While the Gulf keeps the Houston area warm and humid compared to the Northern states, this same humid winter climate can still present unique challenges for industrial flare systems. Here are a few common challenges and ways to mitigate them.
Sudden Temperature Changes
Winter temperatures can change rapidly in Texas. It is not unusual to go from 60 degrees to freezing in a few hours when a cold front comes through.
Rapid temperature changes can cause materials in the flare system to rapidly contract and expand. This thermal shock leads to premature wear and tear, cracking, and other forms of damage. Sudden cooling on warm surfaces can also lead to condensation, which can lead to blockages or corrosion in your flare systems.
Here are a few ways to offset the damages done by sudden temperature changes:
- Choose parts for your flare system that can withstand significant temperature variations without losing strength or integrity. You can find out more about the specifications and limitations of each part from the manufacturer or your parts supplier.
- Use appropriate insulation materials to minimize the effects of sudden temperature changes.
- Real-time temperature monitoring and sensors can provide instant data on temperature changes. This will help you pinpoint problem areas quickly and efficiently.
- Use control systems that automatically adjust the operating parameters of the flare system with temperature fluctuations.
- Undergo regular inspections and stress testing to identify and repair any parts that could be damaged by thermal shock.
Humidity and Ice
Moisture in the air can freeze on the surface of flare tips and other equipment, leading to ice buildup. Ice accumulation can obstruct gas flow, affect combustion efficiency, and create safety hazards. The weight of the ice can also put stress on the flare stack, and this pressure can cause mechanical issues or structural damage.
A few ways to reduce the risks associated with humidity and ice include:
- Moisture Controls like air dryers and desiccant systems help remove excess moisture from the air as it passes through the flare system.
- Parts and insulation made from water and ice-repellant materials can help reduce and eliminate ice buildup where it is feasible to use them.
- For some setups, heat or steam tracing can help provide consistent heat in problem areas to avoid freezing. Appropriate measures to reduce the strain from condensation and humidity should also be considered with this approach.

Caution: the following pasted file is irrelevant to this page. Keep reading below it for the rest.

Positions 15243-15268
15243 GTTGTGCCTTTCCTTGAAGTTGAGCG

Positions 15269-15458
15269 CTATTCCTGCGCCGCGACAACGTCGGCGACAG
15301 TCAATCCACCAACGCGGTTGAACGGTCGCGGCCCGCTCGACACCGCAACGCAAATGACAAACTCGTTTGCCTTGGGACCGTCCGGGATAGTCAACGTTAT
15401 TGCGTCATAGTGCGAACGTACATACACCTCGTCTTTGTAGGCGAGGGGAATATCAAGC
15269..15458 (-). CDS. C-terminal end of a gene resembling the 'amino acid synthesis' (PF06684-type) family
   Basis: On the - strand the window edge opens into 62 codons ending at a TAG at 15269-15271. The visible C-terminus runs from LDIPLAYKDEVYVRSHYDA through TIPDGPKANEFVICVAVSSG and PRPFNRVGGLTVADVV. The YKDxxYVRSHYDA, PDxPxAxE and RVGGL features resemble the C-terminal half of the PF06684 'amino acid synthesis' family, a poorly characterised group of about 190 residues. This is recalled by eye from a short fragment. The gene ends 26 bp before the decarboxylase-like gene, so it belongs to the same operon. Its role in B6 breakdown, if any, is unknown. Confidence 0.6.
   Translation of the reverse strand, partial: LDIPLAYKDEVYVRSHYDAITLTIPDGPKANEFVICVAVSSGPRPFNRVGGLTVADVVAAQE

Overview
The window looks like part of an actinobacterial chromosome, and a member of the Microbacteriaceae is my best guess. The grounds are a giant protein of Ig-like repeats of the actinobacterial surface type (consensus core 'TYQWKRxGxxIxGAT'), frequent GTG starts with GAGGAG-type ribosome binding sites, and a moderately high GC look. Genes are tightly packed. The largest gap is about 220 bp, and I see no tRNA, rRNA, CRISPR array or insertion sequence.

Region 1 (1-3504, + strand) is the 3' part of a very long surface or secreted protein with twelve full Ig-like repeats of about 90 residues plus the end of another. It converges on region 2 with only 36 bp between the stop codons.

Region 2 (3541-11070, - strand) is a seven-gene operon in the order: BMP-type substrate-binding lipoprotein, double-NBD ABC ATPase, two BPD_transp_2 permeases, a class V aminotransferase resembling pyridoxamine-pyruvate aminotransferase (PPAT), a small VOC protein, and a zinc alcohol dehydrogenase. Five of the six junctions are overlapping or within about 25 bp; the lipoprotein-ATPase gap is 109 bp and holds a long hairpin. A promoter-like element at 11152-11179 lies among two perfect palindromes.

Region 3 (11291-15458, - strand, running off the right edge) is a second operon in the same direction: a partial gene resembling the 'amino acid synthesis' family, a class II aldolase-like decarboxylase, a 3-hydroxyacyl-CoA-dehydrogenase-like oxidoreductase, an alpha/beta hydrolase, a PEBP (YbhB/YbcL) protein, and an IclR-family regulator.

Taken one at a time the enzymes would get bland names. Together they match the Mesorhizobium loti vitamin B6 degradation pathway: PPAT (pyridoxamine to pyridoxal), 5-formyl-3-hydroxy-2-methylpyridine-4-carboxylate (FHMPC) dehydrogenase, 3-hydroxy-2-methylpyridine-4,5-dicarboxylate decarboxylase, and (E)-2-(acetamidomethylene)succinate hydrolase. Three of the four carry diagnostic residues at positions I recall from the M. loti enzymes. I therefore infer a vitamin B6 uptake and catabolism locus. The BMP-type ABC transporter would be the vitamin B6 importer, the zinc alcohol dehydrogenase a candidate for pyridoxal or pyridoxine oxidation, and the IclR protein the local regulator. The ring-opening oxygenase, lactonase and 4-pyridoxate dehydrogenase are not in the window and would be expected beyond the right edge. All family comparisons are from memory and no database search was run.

- De-icing equipment and systems can help you remove ice buildup quickly when it is discovered. Personnel should undergo appropriate regular training to ensure they use these systems safely and efficiently.
- If applicable, adjust the flare tip design for winter months to ones less prone to collecting condensation and ice.
- Develop emergency response plans that specifically address scenarios of ice formation and its impact on flare operation, especially in unusual weather patterns like ice storms, freezing rain or sleet, or a rare heavy snowfall.
Other Ways to Prepare For Texas Winters
While it is impossible to anticipate every possible winter scenario your flare tip systems will undergo, there are various ways to stay ahead of most surprises.
- Check localized weather forecasts each day to stay informed about weather changes and potential emergency situations.
- Use remote technology like drones or remote cameras to inspect vulnerable areas for buildup or damage when manual checks are not safe or feasible.
- Conduct regular training sessions for staff to handle winter-specific operational and safety challenges. This includes rare weather for the area, like heavy snow.
Liberty Flare Will Help You Prepare and Protect Your Flare System From Texas Winters
From aerial Inspections to insulation and custom solutions, we’ve got you covered. Our highly trained team of technicians is dedicated to safety, quality, integrity, and customer satisfaction. Contact us today to discuss the best solutions for your flare systems.